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Paul Bleisch

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Make a Custom Membrane Keypad for Arduino

My son got one of these Leap Frog toys a few years ago as a gift.  He enjoys playing with it very much.  I am not sure how much counting and learning he is doing but it makes funny noises and sings to him so its a lot of fun.

Recently the unthinkable happened.  It died.  Not the batteries but something else.  I took the back off to look at what might be wrong (which was very easy for a toy).  Unfortunately, other than the speaker, a switch, battery compartment, and a ribbon cable to the front, there wasn’t much to investigate.  A couple of glop tops and nothing else.  I fiddled a bit more with it but everything “external” seemed fine.

Did I mention my son really loves this toy?

Continue reading “Make a Custom Membrane Keypad for Arduino”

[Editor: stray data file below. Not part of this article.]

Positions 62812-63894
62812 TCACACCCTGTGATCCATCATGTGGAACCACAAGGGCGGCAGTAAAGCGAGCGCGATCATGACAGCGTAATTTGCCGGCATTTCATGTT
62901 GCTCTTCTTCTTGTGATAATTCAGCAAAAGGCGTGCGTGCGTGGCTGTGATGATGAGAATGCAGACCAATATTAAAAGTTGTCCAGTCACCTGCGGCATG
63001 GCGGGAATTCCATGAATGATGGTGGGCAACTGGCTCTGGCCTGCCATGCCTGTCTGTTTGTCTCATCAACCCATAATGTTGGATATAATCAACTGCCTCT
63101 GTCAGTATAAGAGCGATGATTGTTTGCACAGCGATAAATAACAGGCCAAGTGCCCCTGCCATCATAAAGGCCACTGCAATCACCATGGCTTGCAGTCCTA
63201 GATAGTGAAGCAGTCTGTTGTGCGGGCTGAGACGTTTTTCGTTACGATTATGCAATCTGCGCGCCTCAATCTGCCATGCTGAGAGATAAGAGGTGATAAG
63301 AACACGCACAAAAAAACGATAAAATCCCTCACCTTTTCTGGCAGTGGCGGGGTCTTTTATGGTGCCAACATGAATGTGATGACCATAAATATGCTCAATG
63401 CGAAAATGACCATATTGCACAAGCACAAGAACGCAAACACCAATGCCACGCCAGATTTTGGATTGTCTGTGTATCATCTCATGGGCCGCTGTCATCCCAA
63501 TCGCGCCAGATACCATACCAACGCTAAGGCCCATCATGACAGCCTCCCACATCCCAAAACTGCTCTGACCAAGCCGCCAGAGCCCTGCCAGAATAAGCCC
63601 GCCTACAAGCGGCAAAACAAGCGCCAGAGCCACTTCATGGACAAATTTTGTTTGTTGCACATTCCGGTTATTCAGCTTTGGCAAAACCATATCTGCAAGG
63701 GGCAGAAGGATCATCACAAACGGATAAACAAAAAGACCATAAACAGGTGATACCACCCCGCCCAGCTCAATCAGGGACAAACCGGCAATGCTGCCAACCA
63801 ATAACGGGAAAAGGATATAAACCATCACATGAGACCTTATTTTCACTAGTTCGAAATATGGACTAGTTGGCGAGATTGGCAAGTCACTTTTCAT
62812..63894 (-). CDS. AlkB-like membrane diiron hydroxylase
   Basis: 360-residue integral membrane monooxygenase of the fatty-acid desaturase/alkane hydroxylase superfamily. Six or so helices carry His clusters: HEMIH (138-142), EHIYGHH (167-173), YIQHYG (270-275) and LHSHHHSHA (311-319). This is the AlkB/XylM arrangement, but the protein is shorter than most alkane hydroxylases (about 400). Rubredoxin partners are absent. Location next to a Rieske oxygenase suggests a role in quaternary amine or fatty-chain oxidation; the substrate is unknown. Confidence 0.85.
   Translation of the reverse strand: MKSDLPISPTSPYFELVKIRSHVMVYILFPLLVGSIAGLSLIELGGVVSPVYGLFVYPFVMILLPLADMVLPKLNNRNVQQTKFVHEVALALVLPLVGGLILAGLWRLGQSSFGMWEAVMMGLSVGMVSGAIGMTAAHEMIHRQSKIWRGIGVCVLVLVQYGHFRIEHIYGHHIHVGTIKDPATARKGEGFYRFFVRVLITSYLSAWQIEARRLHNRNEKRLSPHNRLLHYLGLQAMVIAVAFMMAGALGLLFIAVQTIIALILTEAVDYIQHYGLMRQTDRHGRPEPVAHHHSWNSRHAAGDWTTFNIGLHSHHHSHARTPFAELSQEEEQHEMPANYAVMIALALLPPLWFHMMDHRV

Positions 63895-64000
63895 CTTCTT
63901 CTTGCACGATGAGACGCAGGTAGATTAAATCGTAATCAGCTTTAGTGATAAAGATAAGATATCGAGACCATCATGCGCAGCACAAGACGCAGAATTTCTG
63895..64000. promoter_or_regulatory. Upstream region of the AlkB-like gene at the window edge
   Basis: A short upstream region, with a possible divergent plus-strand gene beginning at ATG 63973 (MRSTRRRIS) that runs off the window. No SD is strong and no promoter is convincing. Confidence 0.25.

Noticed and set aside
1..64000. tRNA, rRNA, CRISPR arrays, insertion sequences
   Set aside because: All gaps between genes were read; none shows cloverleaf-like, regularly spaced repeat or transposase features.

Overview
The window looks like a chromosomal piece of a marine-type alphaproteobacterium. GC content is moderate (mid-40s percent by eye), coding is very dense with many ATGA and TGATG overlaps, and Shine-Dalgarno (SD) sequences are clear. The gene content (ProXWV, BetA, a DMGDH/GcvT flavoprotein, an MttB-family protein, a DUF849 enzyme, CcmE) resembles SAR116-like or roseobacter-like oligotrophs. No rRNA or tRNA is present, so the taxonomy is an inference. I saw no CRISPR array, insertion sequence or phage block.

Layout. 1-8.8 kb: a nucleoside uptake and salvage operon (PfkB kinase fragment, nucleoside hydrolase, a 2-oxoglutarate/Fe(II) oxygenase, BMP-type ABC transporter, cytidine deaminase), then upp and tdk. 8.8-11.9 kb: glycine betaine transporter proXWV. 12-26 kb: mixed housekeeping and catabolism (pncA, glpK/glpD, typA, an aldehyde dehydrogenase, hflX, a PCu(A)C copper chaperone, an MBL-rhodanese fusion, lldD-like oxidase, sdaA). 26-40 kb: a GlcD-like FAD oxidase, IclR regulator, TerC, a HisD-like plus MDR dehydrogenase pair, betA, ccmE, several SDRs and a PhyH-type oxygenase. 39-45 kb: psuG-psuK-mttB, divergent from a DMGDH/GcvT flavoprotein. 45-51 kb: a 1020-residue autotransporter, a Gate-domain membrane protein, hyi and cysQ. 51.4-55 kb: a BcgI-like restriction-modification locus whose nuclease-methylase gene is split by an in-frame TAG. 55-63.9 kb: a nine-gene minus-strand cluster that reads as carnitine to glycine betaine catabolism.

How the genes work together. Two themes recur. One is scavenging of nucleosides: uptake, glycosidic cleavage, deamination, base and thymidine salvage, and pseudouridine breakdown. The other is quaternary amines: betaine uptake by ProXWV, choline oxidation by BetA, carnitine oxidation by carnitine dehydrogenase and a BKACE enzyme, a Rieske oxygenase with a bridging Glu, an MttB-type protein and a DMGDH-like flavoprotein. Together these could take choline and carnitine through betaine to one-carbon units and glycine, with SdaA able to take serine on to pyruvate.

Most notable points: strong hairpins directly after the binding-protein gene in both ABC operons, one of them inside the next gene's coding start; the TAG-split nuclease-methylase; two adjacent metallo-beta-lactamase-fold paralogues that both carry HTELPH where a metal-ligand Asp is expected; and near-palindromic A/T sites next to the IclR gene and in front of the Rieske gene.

From Breadboard to Protoboard

The time has come to clear some space on my breadboard so I can continue to build out the remainder of the system. I’ve collected a few prototype boards from Futurlec by tossing a few in each order over a few months. I bought a few different flavors of boards (PROTO777, PRBRDLG, and EXPBRD) to see which worked best for my random projects.

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Debugging stuck bits

I’ve been blocked on making progress on the retro pc project due to bad reads from the ROM. The seemingly simple snippet of boot code should light an led wired to to the i/o ports (any port).

section .text
resb 0x7F0
org 0x7F0

start:
mov al, 0x1

 

again:
out 0x10, al
jmp again

When assembled, this turns into the following x86 bits:

00007f0: b0 01 e6 10 eb fc

Unfortunately, when I tried to boot the bundle of wires on the breadboard, I got the following while looking at AD[0:7] on the 8088.

00007f0: b0 01 e2 10 ...

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Using Ultrascope for Rigol DS1052E